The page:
... Coprophagy is a terminology that is used to describe the behavior of eating feces in small herbivores (Garcia et al., 2004;Ferreira et al., 2018). Two types of coprophagy behavior have been observed: the ingestion of own feces (autocoprophagy) or ingestion of excrements of another animal of the same species (allocoprophagy) (Galef and Bennett, 1979). This behavior allows hindgut-fermenting mammals to recover the nutrients that were liberated in the hindgut and aids the absorption of essential amino acids, vitamin B, vitamin K, and trace elements, thereby avoiding the loss of these nutrients (Savage, 1986). ...
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Coprophagy is an instinctive behavior in rabbit with important effects on growth and reproductive performance. The underlying mechanism of this effect in rabbit is unknown. Here, we used Elizabeth circle as a coprophagy preventing model in female rabbits and assess feed intake, growth, and reproductive performance. We found that preventing coprophagy did not affect feed intake but decreased body weight and weight of several organs and tissues and resulted in complete reproductive failure during the late pregnancy period, accompanied by reduced levels of plasma progesterone. RNA-seq analysis of rabbit ovarian tissues revealed that preventing coprophagy affected significantly 241 genes (DEGs), with the large majority being downregulated. Bioinformatic analyses revealed that those DEGs are mostly involved in apoptosis, immune response, and metabolic pathways. Among DEGs, the lysosomal cysteine protease cathepsin B ( CTSB ) was significantly downregulated in the coprophagy prevention group. Further studies using siRNA and adenovirus overexpression systems revealed that CTSB promotes the proliferation of rabbit granulosa cells (GCS) and prevents apoptosis. Measurement of transcripts coding for proteins related to apoptosis revealed a minor transcriptomic effect of CTSB, indicating that its effect is likely post-transcriptional. Overexpression of CTSB increased secretion of progesterone and estradiol, partly via upregulation of CYP19A1 while inhibition of CTSB decreased progesterone secretion partly via downregulation of the StAR gene. In conclusion, our study demonstrated the detrimental effect on reproduction by preventing coprophagy with a main role for this response played by CTSB on the granulosa cells of the ovary.
... In pigs, during the suckling period up to day 14, the nursing dam influences the fecal bacterial community which shows progressive changes, with specific bacteria taxa associated with the nursing sow (Bian et al., 2016). Besides parent/nurse-offspring contact, in some species such as pigs (Soave and Brand, 1991), rabbits , horses (Crowell-Davis and Houpt, 1985), and rats (Galef, 1979), early coprophagia behavior is also likely to play an important role in parent/nurse-to-offspring transmission of the microbiota. It has been demonstrated that, in rabbits, preventing coprophagia delays microbiota maturation . ...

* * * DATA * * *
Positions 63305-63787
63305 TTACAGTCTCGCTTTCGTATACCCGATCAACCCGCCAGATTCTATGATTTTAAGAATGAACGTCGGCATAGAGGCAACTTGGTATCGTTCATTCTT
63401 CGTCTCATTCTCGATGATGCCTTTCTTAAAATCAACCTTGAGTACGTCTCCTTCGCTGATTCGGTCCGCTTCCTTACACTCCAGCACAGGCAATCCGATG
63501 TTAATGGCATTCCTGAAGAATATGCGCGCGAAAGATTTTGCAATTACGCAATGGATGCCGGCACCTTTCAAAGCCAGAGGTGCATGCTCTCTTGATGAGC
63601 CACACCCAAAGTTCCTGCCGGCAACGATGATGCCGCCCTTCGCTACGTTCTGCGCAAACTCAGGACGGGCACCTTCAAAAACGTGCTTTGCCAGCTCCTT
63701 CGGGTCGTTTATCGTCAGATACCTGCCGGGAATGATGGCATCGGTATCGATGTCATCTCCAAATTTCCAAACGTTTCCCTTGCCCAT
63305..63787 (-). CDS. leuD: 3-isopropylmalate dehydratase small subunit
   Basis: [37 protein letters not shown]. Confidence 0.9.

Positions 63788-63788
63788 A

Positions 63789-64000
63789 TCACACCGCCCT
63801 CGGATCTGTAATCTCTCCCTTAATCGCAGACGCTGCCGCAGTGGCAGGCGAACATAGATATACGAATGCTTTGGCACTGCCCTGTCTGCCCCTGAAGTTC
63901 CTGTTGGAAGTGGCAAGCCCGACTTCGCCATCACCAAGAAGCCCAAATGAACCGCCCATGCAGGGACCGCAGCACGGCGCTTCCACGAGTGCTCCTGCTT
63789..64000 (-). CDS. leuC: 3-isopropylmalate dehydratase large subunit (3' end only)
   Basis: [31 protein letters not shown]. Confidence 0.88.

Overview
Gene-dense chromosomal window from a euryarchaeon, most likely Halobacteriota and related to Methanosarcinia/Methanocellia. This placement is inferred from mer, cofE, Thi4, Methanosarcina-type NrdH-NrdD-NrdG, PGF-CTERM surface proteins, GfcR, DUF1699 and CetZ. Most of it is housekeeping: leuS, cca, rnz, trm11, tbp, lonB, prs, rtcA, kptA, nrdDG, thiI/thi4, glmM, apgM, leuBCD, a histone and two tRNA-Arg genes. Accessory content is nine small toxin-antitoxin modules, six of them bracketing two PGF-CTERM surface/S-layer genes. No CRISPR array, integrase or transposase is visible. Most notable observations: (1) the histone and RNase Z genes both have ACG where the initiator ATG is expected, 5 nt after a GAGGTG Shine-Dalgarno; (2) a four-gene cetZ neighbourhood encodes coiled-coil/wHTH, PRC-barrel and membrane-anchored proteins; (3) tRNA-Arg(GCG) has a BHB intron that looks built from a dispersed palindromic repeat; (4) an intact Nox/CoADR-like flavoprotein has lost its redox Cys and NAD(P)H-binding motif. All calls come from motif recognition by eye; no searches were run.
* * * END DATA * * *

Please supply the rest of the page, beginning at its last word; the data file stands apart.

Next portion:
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Evolutionary biologists studying wild species have demonstrated that genetic and non-genetic sources of information are inherited across generations and are therefore responsible for phenotypic resemblance between relatives. Although it has been postulated that non-genetic sources of inheritance are important in natural selection, they are not taken into account for livestock selection that is based on genetic inheritance only. According to the natural selection theory, the contribution of non-genetic inheritance may be significant for the transmission of characters. If this theory is confirmed in livestock, not considering non-genetic means of transmission in selection schemes might prevent achieving maximum progress in the livestock populations being selected. The present discussion paper reviews the different mechanisms of genetic and non-genetic inheritance reported in the literature as occurring in livestock species. Non-genetic sources of inheritance comprise information transmitted via physical means, such as epigenetic and microbiota inheritance, and those transmitted via learning mechanisms: behavioral, cultural and ecological inheritance. In the first part of this paper we review the evidence that suggests that both genetic and non-genetic information contribute to inheritance in livestock (i.e. transmitted from one generation to the next and causing phenotypic differences between individuals) and discuss how the environment may influence non-genetic inherited factors. Then, in a second step, we consider methods for favoring the transmission of non-genetic inherited factors by estimating and selecting animals on their extended transmissible value and/or introducing favorable non-genetic factors via the animals’ environment.
... Interestingly, coprophagy is found in many animal species including pigs (Orland and Brand, 1991), rabbits (Combes et al., 2014), termites (Rosenberg and Zilber-Rosenberg, 2011), horses and rats (Galef, 1979;Crowelldavis and Houpt, 1985). For example, piglets reportedly ingest 20 g of their mother's feces daily (Orland and Brand, 1991). ...